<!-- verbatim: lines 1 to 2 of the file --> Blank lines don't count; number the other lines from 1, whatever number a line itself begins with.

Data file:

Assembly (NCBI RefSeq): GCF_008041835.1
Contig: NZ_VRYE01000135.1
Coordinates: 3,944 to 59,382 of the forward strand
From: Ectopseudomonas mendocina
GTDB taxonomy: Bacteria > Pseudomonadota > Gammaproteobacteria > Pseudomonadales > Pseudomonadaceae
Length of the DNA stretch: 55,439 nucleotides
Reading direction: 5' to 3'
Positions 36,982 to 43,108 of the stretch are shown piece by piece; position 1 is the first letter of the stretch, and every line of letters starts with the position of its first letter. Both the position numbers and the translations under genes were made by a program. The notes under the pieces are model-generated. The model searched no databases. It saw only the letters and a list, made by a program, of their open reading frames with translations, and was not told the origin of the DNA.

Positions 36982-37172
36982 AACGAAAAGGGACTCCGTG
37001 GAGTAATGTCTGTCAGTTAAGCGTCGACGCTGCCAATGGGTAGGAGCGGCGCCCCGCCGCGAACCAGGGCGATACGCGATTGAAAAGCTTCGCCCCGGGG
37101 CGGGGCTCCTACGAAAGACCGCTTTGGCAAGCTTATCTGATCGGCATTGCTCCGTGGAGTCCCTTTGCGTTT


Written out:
Assembly (NCBI RefSeq): GCF_008041835.1
Contig: NZ_VRYE01000135.1